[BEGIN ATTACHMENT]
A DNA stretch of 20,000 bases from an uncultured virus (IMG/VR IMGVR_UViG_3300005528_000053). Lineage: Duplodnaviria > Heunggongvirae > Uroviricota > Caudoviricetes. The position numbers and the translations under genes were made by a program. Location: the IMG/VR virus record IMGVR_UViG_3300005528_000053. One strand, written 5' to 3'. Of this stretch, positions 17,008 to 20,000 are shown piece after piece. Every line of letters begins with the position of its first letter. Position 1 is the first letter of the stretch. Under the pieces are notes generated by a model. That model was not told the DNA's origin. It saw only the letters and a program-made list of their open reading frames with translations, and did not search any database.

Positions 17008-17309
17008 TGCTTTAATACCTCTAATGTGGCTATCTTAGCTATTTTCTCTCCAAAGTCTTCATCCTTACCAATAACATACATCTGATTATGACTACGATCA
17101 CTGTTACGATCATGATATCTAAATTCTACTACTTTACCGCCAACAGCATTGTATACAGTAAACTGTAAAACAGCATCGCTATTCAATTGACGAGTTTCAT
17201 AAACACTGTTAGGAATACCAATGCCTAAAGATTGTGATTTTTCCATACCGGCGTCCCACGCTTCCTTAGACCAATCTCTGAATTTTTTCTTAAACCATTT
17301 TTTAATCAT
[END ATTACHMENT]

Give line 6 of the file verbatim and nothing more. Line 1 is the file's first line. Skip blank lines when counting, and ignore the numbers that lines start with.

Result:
17301 TTTAATCAT